CN: You co-wrote “All of God’s Children” with Erin Enderlin. I have to say that her name comes up in so many of my interviews. To write with her is a “bucket list” item for many writers. Here you are with a song on your album co-written with her. How did you meet up with Erin?
NS: I met Erin through relationships over the years in songwriting. We connected through the songwriting. Erin is just a class act, and you can tell she is there for the right reasons. People show up to Nashville to make music for a lot of different reasons. I had an energy with Erin. We’re in the same room for the right reasons. We connected and hit it off one day, and I said I would love to write. We just connected. Erin has such a vast history and knowledge of country music. Her writing is just so special. That’s pretty cool hearing you say that. Some people dream of that and I was able to do it. I appreciate you pointing that out. Today is just a day of gratitude for sure here at the Smith house. I’m grateful to say that Erin and I are going to write again. Once you get a good song, you have to get back in the room and start doing it again, that’s for sure. Erin is definitely a great person to go check out.
CN: I bet once you write a song with one person, you click with them. Is it easier to go into a writing room with them, do ideas come quicker?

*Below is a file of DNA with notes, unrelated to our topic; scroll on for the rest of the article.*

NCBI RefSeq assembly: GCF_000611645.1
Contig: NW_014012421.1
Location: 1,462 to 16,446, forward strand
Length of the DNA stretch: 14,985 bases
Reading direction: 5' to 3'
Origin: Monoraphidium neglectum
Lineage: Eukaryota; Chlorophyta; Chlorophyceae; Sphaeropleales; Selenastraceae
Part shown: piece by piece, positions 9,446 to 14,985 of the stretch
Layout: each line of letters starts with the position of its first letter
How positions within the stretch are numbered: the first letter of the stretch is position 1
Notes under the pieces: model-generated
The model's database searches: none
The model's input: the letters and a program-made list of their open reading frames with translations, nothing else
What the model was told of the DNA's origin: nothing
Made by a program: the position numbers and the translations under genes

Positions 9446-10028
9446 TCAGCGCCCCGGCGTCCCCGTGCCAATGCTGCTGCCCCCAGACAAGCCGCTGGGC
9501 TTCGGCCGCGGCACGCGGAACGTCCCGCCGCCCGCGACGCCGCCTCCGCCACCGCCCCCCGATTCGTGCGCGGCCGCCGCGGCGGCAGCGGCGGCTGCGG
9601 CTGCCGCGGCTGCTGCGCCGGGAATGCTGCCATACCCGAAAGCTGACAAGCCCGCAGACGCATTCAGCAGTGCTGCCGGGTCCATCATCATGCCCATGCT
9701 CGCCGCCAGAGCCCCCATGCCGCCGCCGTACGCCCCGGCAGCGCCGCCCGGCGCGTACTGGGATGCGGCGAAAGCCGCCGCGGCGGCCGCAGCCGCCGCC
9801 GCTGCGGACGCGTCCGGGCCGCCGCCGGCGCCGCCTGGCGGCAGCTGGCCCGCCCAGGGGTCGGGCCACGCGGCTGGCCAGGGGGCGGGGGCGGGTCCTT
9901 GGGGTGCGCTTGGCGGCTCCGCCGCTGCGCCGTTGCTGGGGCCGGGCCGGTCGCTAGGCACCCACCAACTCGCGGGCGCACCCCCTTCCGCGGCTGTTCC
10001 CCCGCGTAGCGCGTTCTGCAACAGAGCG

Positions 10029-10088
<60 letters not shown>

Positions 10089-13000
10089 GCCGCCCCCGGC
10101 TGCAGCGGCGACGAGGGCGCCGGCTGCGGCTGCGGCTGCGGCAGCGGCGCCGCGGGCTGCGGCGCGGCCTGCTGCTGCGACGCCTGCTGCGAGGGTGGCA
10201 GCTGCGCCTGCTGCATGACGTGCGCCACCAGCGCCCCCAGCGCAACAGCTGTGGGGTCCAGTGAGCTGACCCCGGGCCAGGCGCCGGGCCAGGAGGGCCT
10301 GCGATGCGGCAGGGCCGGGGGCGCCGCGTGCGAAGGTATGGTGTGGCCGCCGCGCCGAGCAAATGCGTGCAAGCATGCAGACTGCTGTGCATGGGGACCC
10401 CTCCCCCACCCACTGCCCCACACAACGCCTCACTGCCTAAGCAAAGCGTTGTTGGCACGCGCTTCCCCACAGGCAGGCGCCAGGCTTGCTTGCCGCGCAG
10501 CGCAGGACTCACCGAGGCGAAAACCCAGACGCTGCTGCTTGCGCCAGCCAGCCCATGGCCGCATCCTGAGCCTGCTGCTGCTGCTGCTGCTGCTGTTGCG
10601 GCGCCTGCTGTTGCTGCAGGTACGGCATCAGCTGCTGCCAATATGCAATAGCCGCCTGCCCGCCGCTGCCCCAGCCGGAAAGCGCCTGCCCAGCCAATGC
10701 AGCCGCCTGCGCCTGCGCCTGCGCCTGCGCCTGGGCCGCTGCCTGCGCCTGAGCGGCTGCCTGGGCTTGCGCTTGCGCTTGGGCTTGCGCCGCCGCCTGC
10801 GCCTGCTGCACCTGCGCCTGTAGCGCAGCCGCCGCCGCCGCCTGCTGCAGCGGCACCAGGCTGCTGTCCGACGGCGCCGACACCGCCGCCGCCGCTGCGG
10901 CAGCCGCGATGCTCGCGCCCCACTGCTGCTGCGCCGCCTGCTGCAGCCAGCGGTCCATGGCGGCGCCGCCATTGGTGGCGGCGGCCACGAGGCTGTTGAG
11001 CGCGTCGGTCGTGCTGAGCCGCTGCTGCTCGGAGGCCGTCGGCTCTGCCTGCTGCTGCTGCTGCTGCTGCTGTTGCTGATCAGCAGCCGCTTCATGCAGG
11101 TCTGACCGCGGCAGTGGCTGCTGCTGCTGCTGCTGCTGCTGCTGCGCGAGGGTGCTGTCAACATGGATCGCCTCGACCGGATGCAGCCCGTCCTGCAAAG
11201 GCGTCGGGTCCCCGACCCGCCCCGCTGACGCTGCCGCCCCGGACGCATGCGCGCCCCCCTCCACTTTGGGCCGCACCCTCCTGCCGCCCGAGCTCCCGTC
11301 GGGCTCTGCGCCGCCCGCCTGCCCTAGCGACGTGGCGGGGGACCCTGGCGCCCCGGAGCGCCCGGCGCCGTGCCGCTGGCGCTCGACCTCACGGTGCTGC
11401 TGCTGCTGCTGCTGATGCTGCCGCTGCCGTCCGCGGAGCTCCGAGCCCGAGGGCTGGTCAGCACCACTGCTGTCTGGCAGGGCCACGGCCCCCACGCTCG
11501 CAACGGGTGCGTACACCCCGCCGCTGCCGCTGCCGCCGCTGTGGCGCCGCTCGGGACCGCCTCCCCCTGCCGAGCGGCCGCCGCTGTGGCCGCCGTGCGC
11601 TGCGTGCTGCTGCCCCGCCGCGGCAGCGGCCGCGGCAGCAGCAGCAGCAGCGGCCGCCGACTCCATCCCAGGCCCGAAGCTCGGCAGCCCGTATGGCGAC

NS: It’s kind of like dating. At first it’s a little awkward, and then by the third or fourth date, maybe you leave your socks on the floor (laughs) and you get a little comfortable. The more you write, and the more you co-write, you can get there a lot quicker because you know you’re going to end up in a good place. There is no need to wait for that awkward stuff to wear off, you just get busy. The cool thing is when you find a real deal song writer, they have been through that process, so when you show up, they’re ready to get creative. Sometimes that takes longer, but the first hour of every session, even if you have written 10 times, it’s catching up, hearing about what they’re working on or talking business, or talking about songs we love. The next thing we know, an idea comes up. Erin is one of those people I am looking forward to writing with again. Erin, if you’re out there, let’s get busy! (laughing)
CN: I will tag her in this interview, don’t worry (laughing). I went through your list of co-writers and then I listened to the songs. I tried to put the writer with the songs and I didn’t get any of them right. I put Erin with “God Write Me A Song.” Everyone will relate to this song that is actually co-written with Michael Moeller. Everyone who has tried to write something will feel the pain of looking at the blank sheet of paper, especially musicians. It’s a super cool song, you really feel it. Is that song written from experience?